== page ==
As if she’d dropped everything to fly from Grand Junction and agitate her uncle while his grip on life faded.
The only time Noah had showed a different facet to his character had happened right after the blips on Uncle Earl’s heart monitor had tapered to a flat line. She’d turned to Noah without thinking and had found solace in the shelter of his arms. His shoulders had trembled under her hands as he’d struggled with his own emotions. Later, after they’d pulled themselves together, she’d seen his red-rimmed eyes as he’d offered her his handkerchief.
After that evening, an invisible barrier had formed between them as if those moments had never happened. Since the funeral, he’d treated her like a stranger and she’d been too caught up in settling Earl’s affairs to care.
Knowing of his loyalty to her uncle, she’d expected him to protest her decision. However, she hadn’t expected this strong a reaction to her poster’s message.
GOING OUT OF BUSINESS.
He motioned to the window. ‘How can you wipe out fifty years of service to this community? Do you realize what the repercussions will be?’
‘Yes, I do, but I’m surprised you heard the news so quickly. I only hung the notice this morning.’
‘Naturally the news travelled fast. This isn’t a restaurant where, if it closes, three others are standing by to fill the void. Ruscoe Pharmacy is part of Springwater’s history. Did you expect to drop your bombshell and slink out of town without hearing a public outcry?’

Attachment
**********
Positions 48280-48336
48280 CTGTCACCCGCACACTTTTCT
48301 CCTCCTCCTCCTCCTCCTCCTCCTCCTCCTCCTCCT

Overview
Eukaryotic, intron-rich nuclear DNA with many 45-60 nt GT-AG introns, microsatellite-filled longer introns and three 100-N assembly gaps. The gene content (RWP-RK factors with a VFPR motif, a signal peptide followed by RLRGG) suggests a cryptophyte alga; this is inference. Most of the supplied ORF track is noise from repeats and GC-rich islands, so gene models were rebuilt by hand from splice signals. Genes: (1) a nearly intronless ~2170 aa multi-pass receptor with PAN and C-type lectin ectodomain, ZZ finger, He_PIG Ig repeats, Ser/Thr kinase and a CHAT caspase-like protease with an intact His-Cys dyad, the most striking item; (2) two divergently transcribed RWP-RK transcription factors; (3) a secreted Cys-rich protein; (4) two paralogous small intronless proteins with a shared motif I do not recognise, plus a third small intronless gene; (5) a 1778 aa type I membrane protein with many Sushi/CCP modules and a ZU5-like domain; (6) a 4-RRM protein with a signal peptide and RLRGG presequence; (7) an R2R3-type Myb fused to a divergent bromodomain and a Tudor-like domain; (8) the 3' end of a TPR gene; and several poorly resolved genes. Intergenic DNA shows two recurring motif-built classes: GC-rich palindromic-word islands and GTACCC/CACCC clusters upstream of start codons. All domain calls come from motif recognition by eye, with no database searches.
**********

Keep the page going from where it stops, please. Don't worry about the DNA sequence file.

‘I’d thought of shooting fireworks and hiring a brass band to observe the occasion,’ she retorted, ‘but the band director is on vacation and fireworks are banned in the city limits until the Fourth of July.’
Although Jenny didn’t consider herself a sentimental person, her family’s contributions to the town deserved some sort of commemorative fanfare. A neatly lettered poster didn’t seem a fitting end to the era.
He folded his arms across his chest. ‘Your earth-shattering announcement caught the town by surprise, so I presume you’re either an expert fraud or you decided this on a whim.’
His mirrored lenses hid his eyes, but she imagined his gaze being as piercingly cold as his tone. She gritted her teeth at his close-minded attitude.
‘I’m not impulsive and I never set out to deceive anyone. Everything came to head and I had to do something. This…’ she motioned to her window ‘…was my best option.’
The battle for the drug store’s survival had started a month ago, on the very day the lawyer read her uncle’s will. She’d intended to maintain the status quo until she’d found a suitable buyer, but her alternatives had become fewer and fewer until her best-laid plans had come crashing down. Literally, overnight.
Noah Kimball would never know how much she’d agonized over her decision. Losing the man she’d looked upon as her father, that had been bad enough. Now she shouldered the pain of seeing his legacy disappear into the annals of history.